The passing year has proved to be somewhat of a turning point in terms of mega data breaches, with close to two billion personal records leaked from social network platforms (such as LinkedIn, Tumblr, VK, Myspace, etc.), IT giants (Yahoo!) online dating (AdultFriendFinder), gaming, porn (Brazzers) websites, and others, over the course of 2016. The fact that highly-skilled hacking communities, such as the Russian underground, repeatedly shared the stolen databases, or fractions of them, for free after having exploited the data to carry out cyber-attacks for years, indicates that cyber defense strategies are profoundly defective. Additionally, a substantial part of the databases that we retrieved contained passwords in cleartext form, possibly meaning that the encryption algorithms employed to store sensitive data are obsolete or not fully implemented.
In the era of information technology, traditional socio-political tensions – once addressed via conventional protest means, such as public demonstrations and labor union strikes – have now drifted into cyberspace as well. This understanding is particularly pertinent vis-a-vis hacktivist movements, chiefly epitomized by Anonymous, which exploits its members’ knowledge of computer disciplines and hacking techniques to protest against social, economic, and political issues, generally by consistently taking offline symbolic targets (websites) – through DDoS attacks, their cyberweapon par excellence – and by exposing sensitive information, stolen from their victims of choice. In 2016, the #OpIcarus cyber campaign against the global financial sector – through four iterations, with fluctuating success rates – has dominated the hacktivist landscape. Notably, we recently identified explicit indications (the opening of a dedicated closed Facebook group named #OpIcarus 2017) that the cyber campaign will possibly drag on into 2017 as well.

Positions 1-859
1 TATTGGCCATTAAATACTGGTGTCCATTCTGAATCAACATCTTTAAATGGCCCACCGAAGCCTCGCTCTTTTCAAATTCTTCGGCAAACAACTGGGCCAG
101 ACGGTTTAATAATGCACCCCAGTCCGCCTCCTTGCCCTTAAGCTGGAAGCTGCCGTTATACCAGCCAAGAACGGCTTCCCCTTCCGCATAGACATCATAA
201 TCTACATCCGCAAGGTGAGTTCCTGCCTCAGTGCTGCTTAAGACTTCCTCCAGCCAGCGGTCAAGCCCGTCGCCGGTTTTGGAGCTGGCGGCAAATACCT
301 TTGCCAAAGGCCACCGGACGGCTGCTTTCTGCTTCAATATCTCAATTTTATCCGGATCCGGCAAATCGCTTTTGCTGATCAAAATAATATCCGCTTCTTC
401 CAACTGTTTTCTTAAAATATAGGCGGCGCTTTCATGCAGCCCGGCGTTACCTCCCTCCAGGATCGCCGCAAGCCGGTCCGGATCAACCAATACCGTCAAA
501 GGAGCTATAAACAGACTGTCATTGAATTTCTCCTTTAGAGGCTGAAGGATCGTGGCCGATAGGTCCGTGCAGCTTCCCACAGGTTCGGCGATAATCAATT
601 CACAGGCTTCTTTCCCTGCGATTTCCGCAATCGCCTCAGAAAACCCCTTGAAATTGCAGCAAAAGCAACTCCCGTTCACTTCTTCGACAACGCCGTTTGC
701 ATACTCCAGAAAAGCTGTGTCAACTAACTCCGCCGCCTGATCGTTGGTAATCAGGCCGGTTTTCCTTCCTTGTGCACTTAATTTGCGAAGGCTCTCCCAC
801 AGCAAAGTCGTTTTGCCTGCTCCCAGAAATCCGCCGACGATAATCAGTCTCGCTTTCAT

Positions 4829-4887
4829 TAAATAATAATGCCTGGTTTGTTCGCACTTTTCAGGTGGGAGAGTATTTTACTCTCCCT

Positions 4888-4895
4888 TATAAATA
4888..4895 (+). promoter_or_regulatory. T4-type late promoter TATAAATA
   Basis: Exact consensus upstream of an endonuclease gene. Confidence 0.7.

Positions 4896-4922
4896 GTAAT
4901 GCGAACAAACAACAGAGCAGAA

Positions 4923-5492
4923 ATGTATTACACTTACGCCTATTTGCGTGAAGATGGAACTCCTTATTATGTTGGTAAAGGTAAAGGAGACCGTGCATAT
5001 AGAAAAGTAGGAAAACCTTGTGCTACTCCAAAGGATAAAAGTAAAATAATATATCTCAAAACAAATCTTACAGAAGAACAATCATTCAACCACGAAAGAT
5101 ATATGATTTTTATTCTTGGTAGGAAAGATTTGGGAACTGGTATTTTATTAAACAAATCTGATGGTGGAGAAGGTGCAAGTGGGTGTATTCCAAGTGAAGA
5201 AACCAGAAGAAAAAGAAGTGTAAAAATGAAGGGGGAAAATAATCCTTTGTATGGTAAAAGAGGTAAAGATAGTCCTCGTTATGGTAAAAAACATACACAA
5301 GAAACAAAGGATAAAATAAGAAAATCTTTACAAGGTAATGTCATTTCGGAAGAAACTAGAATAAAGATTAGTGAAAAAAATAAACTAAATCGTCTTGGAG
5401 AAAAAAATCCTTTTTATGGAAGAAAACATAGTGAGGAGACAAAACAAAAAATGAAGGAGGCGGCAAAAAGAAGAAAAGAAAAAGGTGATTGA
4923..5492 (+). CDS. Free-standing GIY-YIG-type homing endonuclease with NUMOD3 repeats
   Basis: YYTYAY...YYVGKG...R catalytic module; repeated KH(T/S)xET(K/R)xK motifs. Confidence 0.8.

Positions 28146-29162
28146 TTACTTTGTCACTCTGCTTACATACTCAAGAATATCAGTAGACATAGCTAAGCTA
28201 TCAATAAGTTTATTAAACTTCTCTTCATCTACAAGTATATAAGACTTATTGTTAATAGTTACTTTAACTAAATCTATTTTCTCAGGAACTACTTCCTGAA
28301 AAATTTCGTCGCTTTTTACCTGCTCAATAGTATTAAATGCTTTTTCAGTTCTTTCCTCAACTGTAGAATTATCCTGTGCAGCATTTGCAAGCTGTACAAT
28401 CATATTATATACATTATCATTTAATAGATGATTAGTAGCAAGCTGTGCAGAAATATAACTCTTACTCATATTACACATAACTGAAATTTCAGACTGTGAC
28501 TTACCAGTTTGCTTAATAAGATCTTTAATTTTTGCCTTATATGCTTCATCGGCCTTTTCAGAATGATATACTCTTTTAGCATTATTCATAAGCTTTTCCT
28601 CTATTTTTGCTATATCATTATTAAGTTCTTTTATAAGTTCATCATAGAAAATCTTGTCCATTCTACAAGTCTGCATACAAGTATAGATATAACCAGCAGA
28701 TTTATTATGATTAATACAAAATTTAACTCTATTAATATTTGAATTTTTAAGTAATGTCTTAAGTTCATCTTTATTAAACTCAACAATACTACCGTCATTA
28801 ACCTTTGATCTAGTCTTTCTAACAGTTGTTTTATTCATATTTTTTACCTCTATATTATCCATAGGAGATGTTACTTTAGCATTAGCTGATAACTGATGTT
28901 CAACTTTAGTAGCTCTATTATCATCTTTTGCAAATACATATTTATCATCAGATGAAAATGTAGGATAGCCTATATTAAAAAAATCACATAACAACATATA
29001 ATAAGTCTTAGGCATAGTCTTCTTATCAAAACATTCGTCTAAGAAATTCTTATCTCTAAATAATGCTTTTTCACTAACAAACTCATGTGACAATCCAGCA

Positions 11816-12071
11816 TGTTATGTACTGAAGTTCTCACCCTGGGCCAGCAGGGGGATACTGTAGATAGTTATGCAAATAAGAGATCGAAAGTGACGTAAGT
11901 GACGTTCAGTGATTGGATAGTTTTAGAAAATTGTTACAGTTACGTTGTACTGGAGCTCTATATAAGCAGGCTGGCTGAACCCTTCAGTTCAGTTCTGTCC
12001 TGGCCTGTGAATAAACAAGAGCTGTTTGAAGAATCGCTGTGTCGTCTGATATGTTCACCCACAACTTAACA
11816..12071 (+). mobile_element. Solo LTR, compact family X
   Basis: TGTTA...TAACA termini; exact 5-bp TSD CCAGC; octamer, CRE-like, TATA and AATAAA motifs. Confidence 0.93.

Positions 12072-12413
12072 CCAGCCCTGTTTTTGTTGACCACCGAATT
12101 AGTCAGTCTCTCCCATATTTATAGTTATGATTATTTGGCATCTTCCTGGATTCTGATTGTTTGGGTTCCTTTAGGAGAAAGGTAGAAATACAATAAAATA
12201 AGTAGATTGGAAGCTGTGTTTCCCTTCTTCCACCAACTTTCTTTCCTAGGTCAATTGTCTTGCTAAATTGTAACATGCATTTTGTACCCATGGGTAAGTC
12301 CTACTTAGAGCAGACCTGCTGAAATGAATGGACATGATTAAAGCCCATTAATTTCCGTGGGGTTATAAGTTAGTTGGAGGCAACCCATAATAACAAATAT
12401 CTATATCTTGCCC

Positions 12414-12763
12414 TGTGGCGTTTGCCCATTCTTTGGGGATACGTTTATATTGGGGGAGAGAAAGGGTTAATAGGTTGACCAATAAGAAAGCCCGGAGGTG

In conclusion, our assessment is that all these trends and concerning developments will continue to gain momentum in 2017, alongside new cyber threats that are virtually unpredictable unless you have already penetrated the gathering crossroads where the ideas are conceived, planned, and ultimately launched against the designated victims.
IoT has made a transition from being mainly a topic of theoretical and academic discourse to a vivid threat, arousing keen interest in the cyber security industry, and the cybercrime and hacker communities alike.
Widely viewed as “The year of data breaches,” a more appropriate name for 2016 would be “The year of belated data leaks,” as many of the databases offered for sale or shared during the past year were stolen in covert activities years before.